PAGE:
As a Black woman, I am no stranger to the implications of the importance of HAIR within our community; having hair…having a lack of hair…having fake hair…and etc. I don’t want to get all super deep but I’ll just say that having naturally long hair as a dark-skinned Black woman has definitely afforded me a certain level of qualification as EXCEPTIONALLY beautiful over the years. I remember very clearly being told as a child by random people, hair stylists, and even strangers, that my back length tresses were my meal-ticket (so to speak). “Girl, don’t you EVER cut that beautiful hair.” “Your hair is so long and black and healthy and gorgeous…you should never cut it.” “Your hair is going to set you apart from other brown skin and dark skin girls.” “You have a pretty face BUT all that hair really makes you stand out!”. “Your hair makes you looked exotic…mixed…part Indian.” (As if being ONLY Black was some kind of negative). I will stop here with the examples but I could go on.
I’m blessed b/c I had parents that always instilled in me my worth and it was not wrapped up in how I looked or how long my hair was…at least not in their eyes. So once my mom gave me the green light to be more liberal with my hair, I immediately started chopping it off. Even now, looking back at some of the ridiculous styles I had as a teenager, I was always very free and unbound by opinions. I looked in the mirror and saw a pretty girl…super skinny, but pretty nonetheless. So to me, a hair cut would only accentuate that beauty…make my features MORE visible.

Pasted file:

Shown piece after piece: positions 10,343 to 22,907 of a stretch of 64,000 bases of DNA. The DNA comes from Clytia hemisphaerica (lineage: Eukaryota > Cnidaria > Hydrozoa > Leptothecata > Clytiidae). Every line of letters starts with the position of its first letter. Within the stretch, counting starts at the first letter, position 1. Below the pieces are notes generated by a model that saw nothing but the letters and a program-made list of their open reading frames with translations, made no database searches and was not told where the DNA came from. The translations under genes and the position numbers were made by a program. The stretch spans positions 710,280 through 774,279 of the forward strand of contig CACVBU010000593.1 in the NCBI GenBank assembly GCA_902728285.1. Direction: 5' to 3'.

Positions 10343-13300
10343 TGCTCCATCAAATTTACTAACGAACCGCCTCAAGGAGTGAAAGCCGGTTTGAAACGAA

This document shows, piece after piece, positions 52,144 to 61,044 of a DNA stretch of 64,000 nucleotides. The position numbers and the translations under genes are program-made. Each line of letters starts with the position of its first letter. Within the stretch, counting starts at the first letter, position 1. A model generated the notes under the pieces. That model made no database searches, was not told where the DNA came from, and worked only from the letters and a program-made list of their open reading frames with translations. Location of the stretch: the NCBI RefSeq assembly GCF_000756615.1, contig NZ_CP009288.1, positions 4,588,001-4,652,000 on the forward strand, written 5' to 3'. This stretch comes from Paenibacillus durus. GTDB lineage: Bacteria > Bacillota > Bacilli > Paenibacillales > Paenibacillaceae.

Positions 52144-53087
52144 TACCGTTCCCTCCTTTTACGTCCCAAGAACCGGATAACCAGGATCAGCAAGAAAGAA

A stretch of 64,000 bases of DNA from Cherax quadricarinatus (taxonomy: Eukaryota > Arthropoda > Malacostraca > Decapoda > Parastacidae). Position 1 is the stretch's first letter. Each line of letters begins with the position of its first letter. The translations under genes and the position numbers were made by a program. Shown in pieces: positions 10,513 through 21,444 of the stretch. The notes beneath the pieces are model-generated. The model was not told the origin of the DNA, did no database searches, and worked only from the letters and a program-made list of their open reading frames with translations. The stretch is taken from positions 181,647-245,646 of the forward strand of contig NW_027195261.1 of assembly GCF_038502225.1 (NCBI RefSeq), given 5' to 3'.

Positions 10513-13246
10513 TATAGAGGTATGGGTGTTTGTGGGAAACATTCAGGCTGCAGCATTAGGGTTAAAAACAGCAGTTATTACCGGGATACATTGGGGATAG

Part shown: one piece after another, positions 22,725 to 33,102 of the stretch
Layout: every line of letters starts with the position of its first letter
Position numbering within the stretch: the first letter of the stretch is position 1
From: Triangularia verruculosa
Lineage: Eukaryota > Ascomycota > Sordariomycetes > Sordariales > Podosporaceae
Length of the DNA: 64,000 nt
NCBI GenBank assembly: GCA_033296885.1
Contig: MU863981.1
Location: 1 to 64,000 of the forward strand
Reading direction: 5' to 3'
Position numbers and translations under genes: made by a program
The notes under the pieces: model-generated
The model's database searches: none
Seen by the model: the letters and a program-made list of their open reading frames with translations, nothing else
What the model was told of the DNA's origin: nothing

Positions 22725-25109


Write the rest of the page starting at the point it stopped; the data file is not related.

Fast forward to a couple years ago, my hair had grown to the longest it had been since my childhood. Almost reaching my hip-bone, I found myself seeing styles I wanted to cut my hair into. As I started expressing it to people in general conversation, I started getting hit with the same comments from my childhood. It was like DeJaVu!! The difference is that, as an adult, I think I allowed the opinions to penetrate my spirit. I began to believe the lies. I tried to snap out of it…even got my bangs cut but even while getting that done, I found myself crying. OMG…it happened…I BECAME MY HAIR!!! What happened to the free spirit who believed I’d be beautiful either way? Where did she go?
Well, last year I had experienced some hair damage as a result of a visit to a Dominican salon. Lost quite a few large clumps of hair. BUT even with all the hair loss, my hair was still thick and long to the outside eye…not AS THICK & LONG as I knew it was before, but thick and long still nonetheless. That took me back to wanting a hair cut. So fast forward again… this time to the day before yesterday. Out of the blue, it hit me…I AM NOT MY HAIR!!! I texted a hair stylist I know…not even my regular stylist b/c I didn’t want her to try talking me out of it. I asked her could she cut my hair within the hour. She said yes. I met her at the salon and told her to shave the left side of my head. I asked her to put a cross in it as I surrendered any attachment to my hair to Christ. This is the hairstyle I originally wanted 2-years ago!! I love it and will leave you with Psalm 119:45 which states, “I will walk about in freedom, for I have sought out your precepts.”